Here are 24 questions the city wants answered about the Red Hill Valley Parkway

Who saw a report showing substandard pavement friction on the Red Hill Valley Parkway? Why didn't they tell Hamilton city council? And did the failure to do so put drivers at risk?

The city has budgeted $7M for a judicial investigation - so far

The city has set aside $7 million for a judicial investigation into the Red Hill Valley Parkway. (Samantha Craggs/CBC)

Who saw a report showing substandard pavement friction on the Red Hill Valley Parkway (RHVP)? Why didn't they tell Hamilton city council? And did the failure to do so put drivers at risk?

Those are among the 24 questions the city wants a judge to tackle in a judicial investigation into the RHVP.

City council's general issues committed approved the list on Wednesday. They also agreed to set aside $7 million — to start — to pay for the investigation.

The city hopes to hire a judge in the next two months to conduct a public inquiry into a 2013 report by Tradewind Scientific. That report showed the slipperiness of the highway's pavement was below UK safety standards in some areas. Council only learned of the report's existence in February.

For years, councillors have been making decisions around millions in upgrades to the highway without having seen the report. Its reveal prompted council to repave the highway ahead of schedule, and reduce the speed limit from 90 km/h to 80.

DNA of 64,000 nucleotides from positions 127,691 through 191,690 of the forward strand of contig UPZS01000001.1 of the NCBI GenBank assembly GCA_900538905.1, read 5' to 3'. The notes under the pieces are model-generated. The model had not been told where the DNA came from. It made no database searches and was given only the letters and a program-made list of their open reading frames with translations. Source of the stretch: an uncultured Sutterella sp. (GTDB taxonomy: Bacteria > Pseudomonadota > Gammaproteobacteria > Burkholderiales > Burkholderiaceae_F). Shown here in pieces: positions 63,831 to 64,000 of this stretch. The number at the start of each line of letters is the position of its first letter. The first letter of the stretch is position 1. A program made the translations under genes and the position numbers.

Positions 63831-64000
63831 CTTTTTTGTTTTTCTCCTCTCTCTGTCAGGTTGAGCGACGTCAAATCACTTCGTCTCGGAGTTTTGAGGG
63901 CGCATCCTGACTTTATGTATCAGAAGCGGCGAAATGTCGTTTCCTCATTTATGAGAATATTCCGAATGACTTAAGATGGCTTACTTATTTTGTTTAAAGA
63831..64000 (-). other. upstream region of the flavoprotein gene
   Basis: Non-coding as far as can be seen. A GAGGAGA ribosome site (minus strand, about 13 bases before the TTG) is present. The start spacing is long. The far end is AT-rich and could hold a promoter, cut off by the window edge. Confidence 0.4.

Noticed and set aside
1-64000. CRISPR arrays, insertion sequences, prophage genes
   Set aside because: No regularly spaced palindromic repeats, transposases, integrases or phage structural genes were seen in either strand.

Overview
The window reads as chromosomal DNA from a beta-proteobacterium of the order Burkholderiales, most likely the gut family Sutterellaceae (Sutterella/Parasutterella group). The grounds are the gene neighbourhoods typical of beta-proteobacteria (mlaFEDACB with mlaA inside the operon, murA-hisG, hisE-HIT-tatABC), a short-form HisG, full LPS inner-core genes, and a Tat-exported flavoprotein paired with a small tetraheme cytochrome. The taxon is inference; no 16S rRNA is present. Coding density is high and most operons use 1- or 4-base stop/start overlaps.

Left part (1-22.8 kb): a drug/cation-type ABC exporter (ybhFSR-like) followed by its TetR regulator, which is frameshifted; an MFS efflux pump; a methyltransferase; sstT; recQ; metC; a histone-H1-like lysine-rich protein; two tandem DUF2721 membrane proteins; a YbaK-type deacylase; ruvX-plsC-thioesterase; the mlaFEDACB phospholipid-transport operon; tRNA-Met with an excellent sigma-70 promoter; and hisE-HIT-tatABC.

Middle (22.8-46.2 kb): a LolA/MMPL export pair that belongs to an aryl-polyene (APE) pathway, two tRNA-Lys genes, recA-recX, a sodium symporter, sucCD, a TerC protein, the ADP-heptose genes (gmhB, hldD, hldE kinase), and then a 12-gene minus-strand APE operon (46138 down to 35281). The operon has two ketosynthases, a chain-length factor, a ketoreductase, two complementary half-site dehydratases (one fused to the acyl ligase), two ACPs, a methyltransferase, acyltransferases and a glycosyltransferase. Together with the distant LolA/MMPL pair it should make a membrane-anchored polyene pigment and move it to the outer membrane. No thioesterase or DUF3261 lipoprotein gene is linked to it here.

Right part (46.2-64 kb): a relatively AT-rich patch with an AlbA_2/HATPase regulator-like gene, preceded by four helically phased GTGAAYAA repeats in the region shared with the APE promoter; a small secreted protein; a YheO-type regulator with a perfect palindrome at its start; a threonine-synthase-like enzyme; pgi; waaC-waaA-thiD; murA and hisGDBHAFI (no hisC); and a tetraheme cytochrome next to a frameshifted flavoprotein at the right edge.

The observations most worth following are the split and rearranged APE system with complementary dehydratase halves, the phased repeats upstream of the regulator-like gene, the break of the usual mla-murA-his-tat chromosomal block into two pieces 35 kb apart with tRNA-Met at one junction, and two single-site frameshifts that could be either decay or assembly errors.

A judicial investigation is independent, so a judge decides what to examine. Here are some other questions councillors want answered:

  • Who at the city saw the report after January 2014?
  • Based on city bylaws, policies and procedures, should councillors have been made aware of it? Why didn't they see it in 2014?
  • Who discovered it in 2018?
  • Did staff act appropriately after it was discovered in fall 2018? Should they have told council right away?
  • Did the delay put the public at risk?
  • Would anything in the report have triggered safety changes or further studies?

See the rest of the questions here

The judicial investigation could be a long, expensive affair. A city-hired outside lawyer told council to order an auditor general investigation instead, but council wanted a judicial investigation because it was more transparent.

The external lawyer said the investigation would cost between $1 million and $11 million.

The judge will set up an office and hire staff. The city will have lawyers too. On Wednesday, councillors approved hiring the law firm Lenczner Slaght Royce Smith Griffin LLP.


Samantha Craggs is journalist based in Windsor, Ont. She is executive producer of CBC Windsor and previously worked as a reporter and producer in Hamilton, specializing in politics and city hall. Follow her on Twitter at @SamCraggsCBC, or email her at samantha.craggs@cbc.ca


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